I’m often asked the question, ‘Why do you remove somebody who’s been here for 10 years and has two United States citizen children. Well, they put themselves in that position.
If the message we send is ‘You can violate the laws of this country, not respect the laws of this country, and either ignore judge’s order to go home or sneak by Border Patrol and have a U.S. citizen child, by the very fact they are born in this country, and you’re off the hook. Everything’s okay.’ Because that’s the message a lot of people want to send: Don’t arrest that person who’s been here for 10 years and has a U.S. citizen child. What if I don’t? Then we’re sending a message to come to this country illegally, have a U.S. citizen child, and you’re off the hook. You are immune to enforcement. ‘Cause that’s the message we’re going to send and have been sending for a decade now, you’re never going to solve the border crisis.
So we got to remove the enticement, we got to remove the talk that it’s okay to enter this country illegally, it’s okay to have a U.S. citizen child and you won’t be removed. You can get a job. We got to end sanctuary cities. Sanctuary cities are enticements for people to enter this country illegally, go to sanctuary cities, where those cities are going to help you, and shield you from immigration enforcement. These are the things we got to address.
Harkness: And I know in a lot of the work your agents carry out you’re actually working to prevent humanitarian crises, which is ironic because in the news you often hear about the humanitarian stories and the sympathetic stories of families getting split apart. But really, correct me if I’m wrong, what your agents are out there doing every day is trying to prevent more illegal immigrants from taking these very dangerous journeys over the border and also preventing more crimes in our cities and states.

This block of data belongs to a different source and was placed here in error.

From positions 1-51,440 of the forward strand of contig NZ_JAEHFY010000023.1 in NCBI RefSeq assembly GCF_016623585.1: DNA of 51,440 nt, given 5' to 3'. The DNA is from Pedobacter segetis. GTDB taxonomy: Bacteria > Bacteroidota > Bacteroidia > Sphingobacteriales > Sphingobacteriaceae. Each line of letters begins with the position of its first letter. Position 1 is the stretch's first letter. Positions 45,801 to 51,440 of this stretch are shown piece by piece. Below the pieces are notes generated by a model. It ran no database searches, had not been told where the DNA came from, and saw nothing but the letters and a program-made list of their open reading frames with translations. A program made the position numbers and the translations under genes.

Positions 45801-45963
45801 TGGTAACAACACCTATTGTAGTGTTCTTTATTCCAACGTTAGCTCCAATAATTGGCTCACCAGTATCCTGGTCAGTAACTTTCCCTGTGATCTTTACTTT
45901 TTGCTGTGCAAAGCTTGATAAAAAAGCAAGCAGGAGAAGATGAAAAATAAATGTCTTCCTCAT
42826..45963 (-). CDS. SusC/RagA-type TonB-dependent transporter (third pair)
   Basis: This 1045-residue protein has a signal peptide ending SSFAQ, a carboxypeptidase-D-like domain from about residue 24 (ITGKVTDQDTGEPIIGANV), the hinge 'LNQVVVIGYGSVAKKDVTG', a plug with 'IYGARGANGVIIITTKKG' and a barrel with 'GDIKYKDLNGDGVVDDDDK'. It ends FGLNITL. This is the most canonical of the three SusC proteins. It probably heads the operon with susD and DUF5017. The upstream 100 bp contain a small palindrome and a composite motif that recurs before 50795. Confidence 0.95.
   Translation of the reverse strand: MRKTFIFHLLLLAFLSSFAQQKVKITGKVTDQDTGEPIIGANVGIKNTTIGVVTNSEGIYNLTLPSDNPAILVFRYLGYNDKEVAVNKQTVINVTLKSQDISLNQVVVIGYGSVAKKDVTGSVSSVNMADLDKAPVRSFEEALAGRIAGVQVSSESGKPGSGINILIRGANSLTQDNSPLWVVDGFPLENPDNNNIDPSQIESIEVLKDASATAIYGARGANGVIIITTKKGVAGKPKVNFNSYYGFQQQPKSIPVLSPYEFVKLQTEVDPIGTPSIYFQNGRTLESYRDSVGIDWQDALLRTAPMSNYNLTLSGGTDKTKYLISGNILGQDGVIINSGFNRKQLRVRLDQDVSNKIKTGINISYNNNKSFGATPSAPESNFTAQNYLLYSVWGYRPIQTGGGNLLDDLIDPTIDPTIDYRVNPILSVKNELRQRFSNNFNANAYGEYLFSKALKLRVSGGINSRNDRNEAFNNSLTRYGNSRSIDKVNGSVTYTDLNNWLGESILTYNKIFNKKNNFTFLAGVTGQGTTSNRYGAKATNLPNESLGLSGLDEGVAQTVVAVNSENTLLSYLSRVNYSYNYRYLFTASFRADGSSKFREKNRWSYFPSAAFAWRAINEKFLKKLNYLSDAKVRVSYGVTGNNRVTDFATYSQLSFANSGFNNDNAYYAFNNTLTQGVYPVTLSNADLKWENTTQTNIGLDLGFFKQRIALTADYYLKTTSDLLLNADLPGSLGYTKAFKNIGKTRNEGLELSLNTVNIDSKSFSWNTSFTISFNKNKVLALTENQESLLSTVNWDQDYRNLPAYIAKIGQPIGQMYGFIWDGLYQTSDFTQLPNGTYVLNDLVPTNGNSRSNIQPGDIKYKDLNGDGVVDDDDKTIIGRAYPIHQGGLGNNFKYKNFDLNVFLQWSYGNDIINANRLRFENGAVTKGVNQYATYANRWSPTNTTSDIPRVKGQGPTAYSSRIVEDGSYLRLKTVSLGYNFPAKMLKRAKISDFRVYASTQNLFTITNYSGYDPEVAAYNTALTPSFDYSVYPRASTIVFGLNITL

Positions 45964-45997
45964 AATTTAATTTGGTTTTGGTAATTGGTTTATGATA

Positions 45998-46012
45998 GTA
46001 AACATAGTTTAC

Homan: Well, that touches on something that I get very emotional about. I mean, I pick up the newspaper every morning, we get press releases every day. First thing I do when I come to my office is read the press releases, and I’m sick and tired of the vilification of the men and women of ICE, these are law enforcement officers that took a sworn duty to enforce laws. They’re enforcing the laws that Congress enacted.
So, you know, if you want to vilify law enforcement officers for doing their sworn duty, you need to look at Congress and ask Congress to do a fix, right? These are fine men and women who leave their homes, the safety and security of their homes and their families every day, strap a gun to their hip to go enforce the laws of this country, and protect those in their communities that they’ll never have a chance to even met. These are American patriots by the very sense. They chose this profession, they’ve put themselves in harm’s way every day. Shame on those that want to vilify them for simply doing their job.
You know, I noticed a press release this morning from ACLU, ‘the ruthless ICE officers.’ It’s just unfair. I mean, there’s not another law enforcement agency in this country that we ask them not to enforce the laws. There’s not another law enforcement agency in this country that is told to ignore judge’s order from the bench. If you and I received a judge’s order to do something and we refused to do it, what would happen to us? So we’re simply enforcing the law. So we need to support the men and women of ICE, they’re true American patriots. If people don’t like what we do then change the law. If you repeal the law then we’ll stop enforcing it, if you enact a law we’ll enforce it, it’s as simple as that.
Harkness: Well, I guess that’s a perfect wrap to my intro in saying you all have very thankless jobs, yourself and the agents who really do put their lives out on the line for Americans every day trying to enforce the laws that do exist. So, director, thank you so much for joining us, and breaking some of these issues down to our viewers.